I’ve heard that there is quite a hook-up scene on Match, but I never saw it.

Who You’ll Meet:

A smiley and uncomplicated fellow, under 35, who totally loooved undergrad and still wears his alma mater’s colors on game day.  He’ll wear khakis and expect you to be in heels.  He works hard at something impressive but kind of boring, like finance or corporate law.   He lives in the close-in suburbs, or perhaps downtown or Adams Morgan, but is not planning on settling in DC.  Most of your dates will involve his boys at some point.  A good many will involve bars in Georgetown.  Not dead-on-arrival-vanilla maybe, but vanilla nonetheless.  But hey, vanilla is good sometimes!  For people other than me.

OKCupid

Get out your Stuff White People Like checklist–OKC has it all!  There’s ethnic and racial diversity!  The profile asks about books!  Everyone rides their bikes to the farmer’s market after yoga class!  You can choose to answer racy questions about sex!  You can show off how good your writing skills are–really let your “voice” shine!  You can make a joke about Maslow’s hierarchy of needs on the “6 Things I Can’t Live Without” question, and everyone will get it!  Don’t hate it, date it.  They have an algorithm, man.  Just go with it.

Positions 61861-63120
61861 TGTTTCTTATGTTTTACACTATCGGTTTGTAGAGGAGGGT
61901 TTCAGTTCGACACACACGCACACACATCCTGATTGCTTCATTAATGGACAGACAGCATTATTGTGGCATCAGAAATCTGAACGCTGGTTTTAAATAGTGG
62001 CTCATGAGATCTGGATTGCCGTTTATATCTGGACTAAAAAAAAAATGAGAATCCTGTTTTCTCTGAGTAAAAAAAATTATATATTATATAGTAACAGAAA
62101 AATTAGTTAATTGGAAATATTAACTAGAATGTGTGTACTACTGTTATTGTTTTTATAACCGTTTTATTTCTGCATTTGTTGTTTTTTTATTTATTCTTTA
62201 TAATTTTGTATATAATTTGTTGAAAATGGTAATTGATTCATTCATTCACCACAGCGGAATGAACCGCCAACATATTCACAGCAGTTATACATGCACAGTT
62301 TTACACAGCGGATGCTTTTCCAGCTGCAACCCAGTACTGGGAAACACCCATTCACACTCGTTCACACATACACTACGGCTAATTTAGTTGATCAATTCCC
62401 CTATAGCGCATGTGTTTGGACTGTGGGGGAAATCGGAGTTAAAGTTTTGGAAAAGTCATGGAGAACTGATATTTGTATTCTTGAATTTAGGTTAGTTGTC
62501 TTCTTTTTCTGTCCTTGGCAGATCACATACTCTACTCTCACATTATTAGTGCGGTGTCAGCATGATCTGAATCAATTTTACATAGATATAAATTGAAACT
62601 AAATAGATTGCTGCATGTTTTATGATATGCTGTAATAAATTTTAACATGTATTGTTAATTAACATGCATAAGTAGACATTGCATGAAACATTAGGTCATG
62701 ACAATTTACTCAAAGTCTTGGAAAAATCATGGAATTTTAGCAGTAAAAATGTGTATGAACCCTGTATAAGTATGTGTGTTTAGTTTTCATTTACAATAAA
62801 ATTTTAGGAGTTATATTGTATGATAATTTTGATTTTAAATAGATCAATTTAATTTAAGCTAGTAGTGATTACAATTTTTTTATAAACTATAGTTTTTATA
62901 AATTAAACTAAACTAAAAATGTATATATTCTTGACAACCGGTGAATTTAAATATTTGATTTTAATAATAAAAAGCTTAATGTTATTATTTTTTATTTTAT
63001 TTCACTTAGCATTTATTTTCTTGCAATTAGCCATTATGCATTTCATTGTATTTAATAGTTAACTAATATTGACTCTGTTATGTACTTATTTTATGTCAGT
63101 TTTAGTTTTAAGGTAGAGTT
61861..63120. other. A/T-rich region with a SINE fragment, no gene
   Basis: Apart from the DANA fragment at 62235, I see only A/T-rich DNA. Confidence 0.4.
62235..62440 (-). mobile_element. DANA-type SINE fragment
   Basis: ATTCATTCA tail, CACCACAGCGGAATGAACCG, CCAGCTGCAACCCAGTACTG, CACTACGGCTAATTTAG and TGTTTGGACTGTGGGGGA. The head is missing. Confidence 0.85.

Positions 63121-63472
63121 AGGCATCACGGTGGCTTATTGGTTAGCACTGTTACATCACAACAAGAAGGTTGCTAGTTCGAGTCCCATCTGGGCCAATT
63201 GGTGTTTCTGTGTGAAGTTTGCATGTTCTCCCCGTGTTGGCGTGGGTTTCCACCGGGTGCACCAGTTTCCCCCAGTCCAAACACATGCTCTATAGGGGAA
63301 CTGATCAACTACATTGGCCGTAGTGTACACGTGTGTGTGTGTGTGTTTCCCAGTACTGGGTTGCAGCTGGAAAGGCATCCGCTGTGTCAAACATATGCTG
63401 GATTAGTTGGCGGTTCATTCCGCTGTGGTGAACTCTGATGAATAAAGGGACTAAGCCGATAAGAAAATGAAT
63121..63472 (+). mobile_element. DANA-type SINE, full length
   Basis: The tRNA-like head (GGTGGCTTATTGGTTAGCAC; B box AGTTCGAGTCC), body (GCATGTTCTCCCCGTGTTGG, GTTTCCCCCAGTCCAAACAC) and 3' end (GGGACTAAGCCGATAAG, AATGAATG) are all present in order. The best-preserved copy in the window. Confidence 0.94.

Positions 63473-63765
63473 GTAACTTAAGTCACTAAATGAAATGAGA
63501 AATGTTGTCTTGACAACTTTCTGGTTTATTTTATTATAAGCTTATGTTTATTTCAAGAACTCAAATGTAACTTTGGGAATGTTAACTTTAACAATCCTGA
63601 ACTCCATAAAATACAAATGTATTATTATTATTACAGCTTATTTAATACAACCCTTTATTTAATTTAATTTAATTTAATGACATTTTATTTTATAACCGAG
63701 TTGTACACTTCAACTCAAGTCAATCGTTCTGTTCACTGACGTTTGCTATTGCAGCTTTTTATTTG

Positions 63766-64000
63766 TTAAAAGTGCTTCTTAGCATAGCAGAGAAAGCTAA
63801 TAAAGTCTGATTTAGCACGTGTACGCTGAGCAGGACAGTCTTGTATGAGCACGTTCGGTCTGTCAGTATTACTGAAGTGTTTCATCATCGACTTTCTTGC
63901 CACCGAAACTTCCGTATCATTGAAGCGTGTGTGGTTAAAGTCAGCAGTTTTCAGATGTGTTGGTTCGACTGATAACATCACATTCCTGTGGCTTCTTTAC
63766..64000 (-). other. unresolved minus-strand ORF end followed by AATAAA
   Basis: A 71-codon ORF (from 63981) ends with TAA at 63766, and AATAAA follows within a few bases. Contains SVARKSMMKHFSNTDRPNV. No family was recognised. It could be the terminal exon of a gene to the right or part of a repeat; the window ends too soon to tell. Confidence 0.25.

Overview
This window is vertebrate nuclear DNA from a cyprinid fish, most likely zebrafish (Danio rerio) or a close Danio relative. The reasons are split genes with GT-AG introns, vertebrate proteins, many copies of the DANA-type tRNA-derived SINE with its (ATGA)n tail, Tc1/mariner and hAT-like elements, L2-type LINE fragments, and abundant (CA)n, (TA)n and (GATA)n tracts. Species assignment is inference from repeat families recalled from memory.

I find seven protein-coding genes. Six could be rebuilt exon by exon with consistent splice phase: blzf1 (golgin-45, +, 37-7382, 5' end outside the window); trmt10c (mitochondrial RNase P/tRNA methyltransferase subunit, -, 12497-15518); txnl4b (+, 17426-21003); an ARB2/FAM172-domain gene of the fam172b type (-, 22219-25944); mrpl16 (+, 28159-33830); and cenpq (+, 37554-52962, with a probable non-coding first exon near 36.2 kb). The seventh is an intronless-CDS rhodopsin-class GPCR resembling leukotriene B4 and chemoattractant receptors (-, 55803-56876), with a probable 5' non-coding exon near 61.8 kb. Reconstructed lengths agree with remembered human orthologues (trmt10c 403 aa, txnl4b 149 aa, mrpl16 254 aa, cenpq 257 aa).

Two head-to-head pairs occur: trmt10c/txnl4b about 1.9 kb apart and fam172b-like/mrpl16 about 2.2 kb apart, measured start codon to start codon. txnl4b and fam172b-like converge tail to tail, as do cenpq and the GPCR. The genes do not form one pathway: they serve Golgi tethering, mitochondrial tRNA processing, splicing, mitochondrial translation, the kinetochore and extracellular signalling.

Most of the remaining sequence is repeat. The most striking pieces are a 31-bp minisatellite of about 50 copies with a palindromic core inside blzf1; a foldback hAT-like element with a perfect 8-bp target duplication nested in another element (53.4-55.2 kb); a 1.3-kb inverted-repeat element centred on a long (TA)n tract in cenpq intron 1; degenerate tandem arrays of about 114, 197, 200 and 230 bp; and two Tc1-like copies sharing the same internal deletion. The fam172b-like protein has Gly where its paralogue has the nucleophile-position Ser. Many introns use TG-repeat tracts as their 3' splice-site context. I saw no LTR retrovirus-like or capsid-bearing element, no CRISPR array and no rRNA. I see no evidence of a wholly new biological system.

Who You’ll Meet: A vegan activist who teaches Pilates.  Someone who still talks about their Peace Corps stint a little too often.  Guys who have dozens more passport stamps than you.  Guys who live in nicer neighborhoods than you.  Guys who speak six more languages than you.  Guys who read the same books as you! Career Hill staffers who think they are saving the world.  Relatively few married dudes.  Unbelievably nerdy men who flaunt it all over their “My favorite books and movies” lists, because they know there’s a market for dorks in DC. (Right here, baby.)

OKCupid guys may not be able to fix your car (they don’t have cars, because they live on the Metro line and also, they are much more environmentally aware than you.  You kind of suck, btw)  but they can probably fix your computer.  You’ll meet someone so nice and smart and interesting that you’ll start to think dangerous thoughts like Maybe happiness is within my grasp and I haven’t laughed this much in years! and This much chemistry must mean something!